I have no doubt that the trial, stressful though it was, would have been many, many times harder without all this support and encouragement, from both friends and strangers. I thank God for everyone involved.

There was a reminder of the foul reality of the London arms fair on the very day that we were arrested. Two companies were removed from the fair for selling illegal torture equipment. This happened only after their presence was raised in Parliament. This is the sixth consecutive occasion on which dealers in illegal weaponry have been removed from the London arms fair (always when revealed in public, never proactively). Despite this, not a single prosecution has been brought against any of the companies involved. It is peaceful protesters who end up in the dock.

A significant moment in the trial came when a Ministry of Defence policeman gave evidence for the prosecution. I won’t give his name, as he came off rather badly and I don’t want to humiliate him. He was the officer who arrested me and I can honestly say that I couldn’t hope to be arrested by a nicer person. There was an amusing moment when he testified that while being arrested, I was “shouting loudly throughout in a religious manner”. Or as I would call it, “praying”.

More importantly, the officer admitted under cross-examination that the police on duty at DSEi had been briefed about possible activity by protesters but been told nothing about possible illegal behaviour by arms dealers. This is despite the removal of illegal weaponry on the previous five occasions.

This is clear evidence that, however decent the motivations of individual police officers, the police are deployed at DSEi for the benefit of the arms dealers rather than the impartial enforcement of the law.

This is yet another reminder that the authorities in the UK are in bed with the arms industry.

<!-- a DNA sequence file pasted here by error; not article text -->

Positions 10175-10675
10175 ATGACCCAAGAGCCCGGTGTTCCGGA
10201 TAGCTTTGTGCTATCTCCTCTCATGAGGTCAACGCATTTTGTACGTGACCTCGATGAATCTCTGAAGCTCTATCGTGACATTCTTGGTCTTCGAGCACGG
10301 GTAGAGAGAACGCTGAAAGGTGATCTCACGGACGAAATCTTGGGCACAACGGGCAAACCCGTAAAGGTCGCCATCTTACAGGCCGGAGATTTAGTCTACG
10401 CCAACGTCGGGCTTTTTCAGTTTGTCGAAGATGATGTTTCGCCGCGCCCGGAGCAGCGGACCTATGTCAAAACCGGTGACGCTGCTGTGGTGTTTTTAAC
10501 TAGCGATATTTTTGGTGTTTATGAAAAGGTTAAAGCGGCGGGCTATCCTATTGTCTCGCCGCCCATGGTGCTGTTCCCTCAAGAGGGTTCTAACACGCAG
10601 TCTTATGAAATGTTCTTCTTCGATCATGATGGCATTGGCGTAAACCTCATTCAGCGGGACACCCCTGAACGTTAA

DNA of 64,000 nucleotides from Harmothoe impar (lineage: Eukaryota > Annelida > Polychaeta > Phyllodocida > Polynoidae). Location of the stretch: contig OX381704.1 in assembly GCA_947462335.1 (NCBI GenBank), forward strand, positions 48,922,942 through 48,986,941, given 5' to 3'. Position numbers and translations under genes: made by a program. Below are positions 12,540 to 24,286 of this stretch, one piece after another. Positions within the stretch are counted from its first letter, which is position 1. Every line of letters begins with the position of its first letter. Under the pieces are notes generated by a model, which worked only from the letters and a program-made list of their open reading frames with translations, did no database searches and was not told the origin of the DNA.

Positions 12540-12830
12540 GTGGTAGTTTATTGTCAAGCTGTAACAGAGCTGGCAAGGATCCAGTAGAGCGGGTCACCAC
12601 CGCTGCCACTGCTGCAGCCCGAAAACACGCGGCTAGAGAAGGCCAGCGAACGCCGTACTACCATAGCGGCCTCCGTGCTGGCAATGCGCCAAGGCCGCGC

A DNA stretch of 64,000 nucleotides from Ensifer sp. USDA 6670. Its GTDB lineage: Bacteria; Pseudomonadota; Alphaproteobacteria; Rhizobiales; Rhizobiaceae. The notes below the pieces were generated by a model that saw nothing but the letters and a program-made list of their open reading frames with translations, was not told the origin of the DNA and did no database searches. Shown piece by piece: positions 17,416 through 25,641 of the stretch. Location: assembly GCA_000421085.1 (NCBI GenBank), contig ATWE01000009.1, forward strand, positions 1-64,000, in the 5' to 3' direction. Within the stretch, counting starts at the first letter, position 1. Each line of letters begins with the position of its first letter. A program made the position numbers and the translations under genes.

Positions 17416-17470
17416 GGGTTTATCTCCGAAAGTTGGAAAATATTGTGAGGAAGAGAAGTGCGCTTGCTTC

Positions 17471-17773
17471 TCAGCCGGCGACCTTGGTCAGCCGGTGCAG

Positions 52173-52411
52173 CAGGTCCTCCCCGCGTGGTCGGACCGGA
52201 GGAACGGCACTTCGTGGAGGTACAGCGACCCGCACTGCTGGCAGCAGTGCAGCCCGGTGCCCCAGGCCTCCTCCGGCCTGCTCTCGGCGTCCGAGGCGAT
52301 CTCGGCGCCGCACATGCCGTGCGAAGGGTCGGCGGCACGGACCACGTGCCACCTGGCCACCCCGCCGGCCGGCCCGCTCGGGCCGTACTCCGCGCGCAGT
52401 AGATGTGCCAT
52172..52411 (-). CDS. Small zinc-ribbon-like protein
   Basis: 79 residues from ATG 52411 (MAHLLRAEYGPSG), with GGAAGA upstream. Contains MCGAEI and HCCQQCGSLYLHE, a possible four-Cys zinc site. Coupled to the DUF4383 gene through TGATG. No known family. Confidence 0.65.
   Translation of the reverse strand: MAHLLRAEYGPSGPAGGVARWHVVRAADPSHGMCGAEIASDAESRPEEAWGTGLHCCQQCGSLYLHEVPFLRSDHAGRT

After a trial lasting a day and a half, the judge acquitted us on the grounds that we had reasonable grounds not to understand a police warning, which the Detective Constable in charge of the case admitted should have been delivered differently.

I am delighted with the outcome of this case. However, I will be happier when people who sell torture equipment on the streets of London are standing in the dock that we recently left.

Nonetheless, I am aware that we held up the arms and torture dealers for nearly an hour. Trains were backed up at Custom House station. I cannot tell who was stopped getting in, or what meetings were prevented, because of our action. But I can say this: If we stopped one arms deal, it was worth it.

Arms fair court case: Moved to tears by support

Last week, I appeared in court – alongside Chris Wood, Dan Woodhouse, Chloe Skinner and James Clayton – charged under the Criminal Justice and Public Order Act. We had knelt in prayer in one of the entrances to the London arms fair on 10th September.

We pled Not Guilty. We are expecting to be tried on 3rd and 4th February in Stratford Magistrates’ Court in London.

I have literally been moved to tears by the support we have received. People who had been involved in the original protest met with us before the court hearing to pray and share communion.  Several people sat in the public gallery to show their support. I had no idea that most of them would be there. Two others had made a banner the night before, urging courts to “convict arms dealers” and “not human rights defenders”. They held it outside the court as we awaited the hearing. Many people prayed for us and sent us messages of support. One person even wrote a poem about us.

I was overwhelmed. I am more grateful than I can say for all this and am quite sure that I don’t deserve it. People do far more remarkable things every day with far less support and attention. But I can’t deny that the support is helping me through this process. I can’t speak on behalf of the other four, but I know that the support has made a big impact on them too.

As a Christian, I firmly believe that it is the power of the Holy Spirit that is sustaining us. Yet I am delighted that support has come from people of many religions and none. We stand united against the evil of the arms trade and the hypocrisy that defines morality by order rather than justice.

New war, old story

There are people who could be very confused by the UK government’s support for human rights in Syria.

People in Bahrain have been banned from protesting by a government that has killed countless numbers of peaceful demonstrators. Far from supporting the protesters’ peaceful struggle, UK ministers are continuing to sell arms to the Bahraini regime that is killing them.